Nadal ensured that he, not Djokovic, will be ranked No. 1 on Monday. In the process, Nadal once again prevented six-time major champion Djokovic from completing a career Grand Slam.
"He deserves to win this tournament," Nadal said. "I am sure he will do it in the future."
Djokovic had won their four most recent matches, including on clay in the best-of-three-set final at Rome last month. Beating Nadal in best-of-five is a whole other matter.
Nadal also topped Djokovic in the 2012 final, and the 2013 semifinals. In all, Nadal leads Djokovic 6-0 at the French Open, 9-3 at major tournaments, and 23-19 in total. No other pair of men has played each other as often.
The defeat in Rome was one of three this season on clay for Nadal, raising questions about whether he'd be unbeatable at Roland Garros this time. There also was the matter of his troublesome back, which flared up during a loss to Stan Wawrinka in the Australian Open final and slowed his serve at times during the French Open.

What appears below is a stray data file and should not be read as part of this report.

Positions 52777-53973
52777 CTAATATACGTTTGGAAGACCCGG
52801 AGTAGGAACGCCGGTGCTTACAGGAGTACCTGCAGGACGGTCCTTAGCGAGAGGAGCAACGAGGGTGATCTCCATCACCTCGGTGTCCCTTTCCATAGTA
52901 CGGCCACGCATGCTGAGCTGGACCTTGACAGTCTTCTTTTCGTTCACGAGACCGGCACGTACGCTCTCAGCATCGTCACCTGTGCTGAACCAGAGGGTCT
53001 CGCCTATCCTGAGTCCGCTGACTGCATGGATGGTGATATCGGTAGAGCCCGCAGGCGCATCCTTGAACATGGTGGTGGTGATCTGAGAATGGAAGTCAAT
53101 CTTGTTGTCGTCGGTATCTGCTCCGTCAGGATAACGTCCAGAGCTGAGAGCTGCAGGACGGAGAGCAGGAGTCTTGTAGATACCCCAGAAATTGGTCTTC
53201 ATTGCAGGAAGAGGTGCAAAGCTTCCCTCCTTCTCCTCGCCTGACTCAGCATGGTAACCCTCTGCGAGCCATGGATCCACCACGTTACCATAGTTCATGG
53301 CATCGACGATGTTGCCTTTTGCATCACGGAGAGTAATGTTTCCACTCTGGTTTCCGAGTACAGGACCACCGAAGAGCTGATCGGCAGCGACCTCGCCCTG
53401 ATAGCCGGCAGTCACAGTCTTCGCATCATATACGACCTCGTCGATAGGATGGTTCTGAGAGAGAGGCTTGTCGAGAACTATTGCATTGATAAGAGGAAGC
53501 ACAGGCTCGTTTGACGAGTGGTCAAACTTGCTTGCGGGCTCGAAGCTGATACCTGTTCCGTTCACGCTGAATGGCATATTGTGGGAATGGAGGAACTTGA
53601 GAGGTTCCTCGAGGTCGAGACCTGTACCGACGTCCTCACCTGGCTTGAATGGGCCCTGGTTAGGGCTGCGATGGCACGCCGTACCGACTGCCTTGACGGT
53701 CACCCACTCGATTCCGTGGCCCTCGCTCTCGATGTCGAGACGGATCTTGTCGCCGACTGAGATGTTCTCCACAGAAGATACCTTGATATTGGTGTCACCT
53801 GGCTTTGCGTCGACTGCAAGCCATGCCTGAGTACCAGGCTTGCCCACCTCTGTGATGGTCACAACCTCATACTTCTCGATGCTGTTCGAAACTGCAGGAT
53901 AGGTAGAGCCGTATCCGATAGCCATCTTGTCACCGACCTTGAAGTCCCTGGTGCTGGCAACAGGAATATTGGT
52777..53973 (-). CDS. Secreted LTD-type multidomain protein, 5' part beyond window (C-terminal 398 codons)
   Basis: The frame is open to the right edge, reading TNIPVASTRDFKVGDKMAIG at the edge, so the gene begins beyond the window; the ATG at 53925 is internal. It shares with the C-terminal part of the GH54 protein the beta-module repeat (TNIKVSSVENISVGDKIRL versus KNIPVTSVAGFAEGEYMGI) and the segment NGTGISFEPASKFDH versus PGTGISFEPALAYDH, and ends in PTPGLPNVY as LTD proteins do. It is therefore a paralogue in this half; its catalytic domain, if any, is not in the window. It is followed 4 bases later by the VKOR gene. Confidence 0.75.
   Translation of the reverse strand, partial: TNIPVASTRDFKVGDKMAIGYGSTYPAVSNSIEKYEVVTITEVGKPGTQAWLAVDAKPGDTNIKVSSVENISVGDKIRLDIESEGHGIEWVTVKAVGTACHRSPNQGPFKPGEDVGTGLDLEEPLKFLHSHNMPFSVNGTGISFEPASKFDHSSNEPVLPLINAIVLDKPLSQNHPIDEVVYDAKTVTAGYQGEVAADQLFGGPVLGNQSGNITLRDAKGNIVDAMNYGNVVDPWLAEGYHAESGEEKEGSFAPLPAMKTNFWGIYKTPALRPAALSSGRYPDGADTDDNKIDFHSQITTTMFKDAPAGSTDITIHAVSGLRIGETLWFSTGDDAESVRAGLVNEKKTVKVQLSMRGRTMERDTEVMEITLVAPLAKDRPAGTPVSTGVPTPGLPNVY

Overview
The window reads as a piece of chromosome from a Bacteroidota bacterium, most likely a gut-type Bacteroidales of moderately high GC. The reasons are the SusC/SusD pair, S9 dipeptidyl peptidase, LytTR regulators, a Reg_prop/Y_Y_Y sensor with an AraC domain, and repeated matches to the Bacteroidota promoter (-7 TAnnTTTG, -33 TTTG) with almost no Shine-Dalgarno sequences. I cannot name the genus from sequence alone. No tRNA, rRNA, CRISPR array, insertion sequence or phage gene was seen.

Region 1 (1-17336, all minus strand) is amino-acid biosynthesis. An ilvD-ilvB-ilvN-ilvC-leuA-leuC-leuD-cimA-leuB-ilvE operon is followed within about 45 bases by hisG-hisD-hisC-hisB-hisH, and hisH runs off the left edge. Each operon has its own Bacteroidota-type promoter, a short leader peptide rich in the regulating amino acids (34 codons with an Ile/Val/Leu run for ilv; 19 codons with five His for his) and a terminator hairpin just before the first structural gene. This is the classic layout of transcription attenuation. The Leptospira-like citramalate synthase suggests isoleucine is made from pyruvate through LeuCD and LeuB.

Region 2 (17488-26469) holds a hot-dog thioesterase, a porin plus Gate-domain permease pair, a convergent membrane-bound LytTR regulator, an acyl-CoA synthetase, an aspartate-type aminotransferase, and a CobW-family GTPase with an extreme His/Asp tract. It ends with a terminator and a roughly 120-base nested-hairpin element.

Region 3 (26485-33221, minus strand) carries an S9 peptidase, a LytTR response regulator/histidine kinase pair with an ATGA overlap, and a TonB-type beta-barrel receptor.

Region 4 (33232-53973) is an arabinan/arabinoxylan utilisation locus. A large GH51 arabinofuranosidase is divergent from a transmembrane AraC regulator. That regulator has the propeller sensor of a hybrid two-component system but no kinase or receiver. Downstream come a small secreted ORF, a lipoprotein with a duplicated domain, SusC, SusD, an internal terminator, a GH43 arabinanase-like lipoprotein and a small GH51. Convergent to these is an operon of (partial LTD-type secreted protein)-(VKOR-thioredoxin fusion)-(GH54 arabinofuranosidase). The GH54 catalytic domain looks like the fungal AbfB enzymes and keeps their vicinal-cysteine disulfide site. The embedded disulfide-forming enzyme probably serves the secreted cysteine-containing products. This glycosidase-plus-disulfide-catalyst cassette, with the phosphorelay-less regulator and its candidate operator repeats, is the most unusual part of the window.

For 3 1/2 hours Sunday, when the sky was crystal clear and the temperature touched 80 degrees (27 Celsius), Djokovic gave everything he had, even spitting up on court.
"I played at the maximum of my power, my strength, and my capability," Djokovic said, "but Rafa was the best player."
Using his backhand to great effect against Nadal's forehand early, Djokovic grabbed the first set, and got to 5-all in the second.
"I felt," Nadal said, "the match was more in his hands at the beginning."
Knowing that overcoming a two-set hole might be too much even for him, Nadal raised his level, taking 20 of 26 points to claim that set and a 3-0 lead in the third.